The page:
Blackwill's Waning Goodwill
It’s one thing for the US ambassador to India, Robert D. Blackwill, to be diligent and driven at work, it’s quite another to combine these commendable qualities with arrogance and stifling display of superiority. And Blackwill is learning this the hard way. Last week, The Washington Post reported that the inspector-general’s office in the US State Department found the morale at its New Delhi embassy the lowest, and claimed the staff there had complained about their boss’ "autocratic management style". The report sparked rumours that Blackwill had been asked to resign, forcing the State Department to deny that such a move was being considered. A State Department statement read: "He has not been asked to resign. He has not resigned. He is not leaving his post."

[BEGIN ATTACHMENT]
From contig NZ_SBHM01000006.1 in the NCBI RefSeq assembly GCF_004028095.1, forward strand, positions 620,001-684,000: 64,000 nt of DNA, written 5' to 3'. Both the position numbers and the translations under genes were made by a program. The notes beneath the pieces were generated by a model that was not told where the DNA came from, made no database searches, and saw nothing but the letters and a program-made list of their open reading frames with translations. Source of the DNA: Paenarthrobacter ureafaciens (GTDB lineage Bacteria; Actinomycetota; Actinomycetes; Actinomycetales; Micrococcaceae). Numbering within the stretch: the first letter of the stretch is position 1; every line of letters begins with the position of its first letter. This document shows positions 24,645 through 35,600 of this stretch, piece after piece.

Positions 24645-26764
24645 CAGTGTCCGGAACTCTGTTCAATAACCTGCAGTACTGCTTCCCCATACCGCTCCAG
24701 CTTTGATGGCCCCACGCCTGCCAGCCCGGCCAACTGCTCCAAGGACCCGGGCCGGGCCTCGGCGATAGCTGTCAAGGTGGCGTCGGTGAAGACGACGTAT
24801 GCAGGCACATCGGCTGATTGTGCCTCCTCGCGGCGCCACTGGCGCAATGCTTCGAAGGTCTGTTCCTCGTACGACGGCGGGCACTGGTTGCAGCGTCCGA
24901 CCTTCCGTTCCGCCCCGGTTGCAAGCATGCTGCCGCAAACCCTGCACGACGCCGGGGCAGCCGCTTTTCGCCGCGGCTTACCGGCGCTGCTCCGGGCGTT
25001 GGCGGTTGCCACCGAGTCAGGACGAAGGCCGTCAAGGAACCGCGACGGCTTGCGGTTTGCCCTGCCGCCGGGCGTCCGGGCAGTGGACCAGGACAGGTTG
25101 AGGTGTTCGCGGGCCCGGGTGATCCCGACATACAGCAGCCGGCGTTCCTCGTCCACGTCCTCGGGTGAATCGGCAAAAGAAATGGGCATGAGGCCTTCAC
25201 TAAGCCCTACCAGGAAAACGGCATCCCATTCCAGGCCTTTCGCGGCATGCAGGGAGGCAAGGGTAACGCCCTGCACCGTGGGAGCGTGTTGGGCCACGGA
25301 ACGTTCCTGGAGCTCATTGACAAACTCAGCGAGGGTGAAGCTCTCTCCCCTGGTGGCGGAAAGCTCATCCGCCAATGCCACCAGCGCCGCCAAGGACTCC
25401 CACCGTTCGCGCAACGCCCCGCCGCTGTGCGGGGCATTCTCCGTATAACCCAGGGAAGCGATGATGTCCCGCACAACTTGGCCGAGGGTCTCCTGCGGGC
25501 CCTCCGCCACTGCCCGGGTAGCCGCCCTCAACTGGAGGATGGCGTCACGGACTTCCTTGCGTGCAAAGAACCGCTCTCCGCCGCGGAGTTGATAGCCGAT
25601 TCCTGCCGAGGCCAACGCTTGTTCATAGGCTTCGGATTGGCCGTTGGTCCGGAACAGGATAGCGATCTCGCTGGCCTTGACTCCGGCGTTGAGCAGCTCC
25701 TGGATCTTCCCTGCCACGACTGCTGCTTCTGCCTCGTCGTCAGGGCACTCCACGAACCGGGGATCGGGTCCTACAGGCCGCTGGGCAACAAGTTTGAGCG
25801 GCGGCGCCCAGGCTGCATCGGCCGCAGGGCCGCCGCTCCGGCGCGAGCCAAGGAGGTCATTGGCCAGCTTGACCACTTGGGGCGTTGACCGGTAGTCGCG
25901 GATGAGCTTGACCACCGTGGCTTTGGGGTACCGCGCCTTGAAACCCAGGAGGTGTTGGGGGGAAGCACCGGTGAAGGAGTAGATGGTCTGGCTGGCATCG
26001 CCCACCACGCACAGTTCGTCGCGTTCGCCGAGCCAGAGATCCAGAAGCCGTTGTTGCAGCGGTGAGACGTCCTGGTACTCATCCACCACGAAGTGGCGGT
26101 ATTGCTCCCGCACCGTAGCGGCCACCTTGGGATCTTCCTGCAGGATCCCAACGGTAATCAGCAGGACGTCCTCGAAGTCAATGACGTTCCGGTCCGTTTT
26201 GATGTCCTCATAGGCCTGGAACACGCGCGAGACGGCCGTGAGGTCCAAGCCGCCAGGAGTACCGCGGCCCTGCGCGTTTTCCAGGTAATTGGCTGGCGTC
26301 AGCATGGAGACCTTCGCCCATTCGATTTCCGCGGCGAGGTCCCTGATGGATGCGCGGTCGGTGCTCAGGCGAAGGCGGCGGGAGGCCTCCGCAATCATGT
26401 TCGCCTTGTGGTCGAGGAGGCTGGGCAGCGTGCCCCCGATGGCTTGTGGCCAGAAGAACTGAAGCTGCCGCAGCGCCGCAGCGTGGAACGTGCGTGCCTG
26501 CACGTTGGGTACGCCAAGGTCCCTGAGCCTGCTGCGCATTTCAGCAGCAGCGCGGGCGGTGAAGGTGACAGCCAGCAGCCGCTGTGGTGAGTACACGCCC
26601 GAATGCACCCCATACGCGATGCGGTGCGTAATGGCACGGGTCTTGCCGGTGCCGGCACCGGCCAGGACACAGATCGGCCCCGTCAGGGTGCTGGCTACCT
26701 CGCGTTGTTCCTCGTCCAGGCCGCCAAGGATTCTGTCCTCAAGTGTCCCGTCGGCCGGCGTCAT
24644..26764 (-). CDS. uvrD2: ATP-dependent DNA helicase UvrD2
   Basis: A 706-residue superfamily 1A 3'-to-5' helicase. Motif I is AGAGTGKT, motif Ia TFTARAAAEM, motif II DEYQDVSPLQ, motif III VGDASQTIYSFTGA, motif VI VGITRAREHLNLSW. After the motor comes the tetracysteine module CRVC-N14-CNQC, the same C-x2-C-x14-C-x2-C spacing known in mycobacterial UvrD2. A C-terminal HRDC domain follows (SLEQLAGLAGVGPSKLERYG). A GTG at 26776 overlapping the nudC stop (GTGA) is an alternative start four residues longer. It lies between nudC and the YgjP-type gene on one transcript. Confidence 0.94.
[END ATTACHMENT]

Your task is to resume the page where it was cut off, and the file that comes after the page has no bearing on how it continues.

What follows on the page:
For long, the trademark Blackwill style had been the staple of diplomatic-circle gossip, more so among his staff who found his imperious and workaholic ways deeply alienating. But hush-hush tales came into the open when Outlook’s editor-in-chief Vinod Mehta wrote an article, ‘Blackwill’s Round Table’ (March 11).
The article said: "If you differ with him...he will not only merely defend his position vigorously, he will ridicule, dismiss, harangue and reprimand the challenger making that individual feel three-foot tall." This The Washington Post report cited to bolster its argument about Blackwill’s autocratic style.
Mr Blackwill, we think highly of you. But, really, you don’t lose much in being amiable to your guests—and your staff.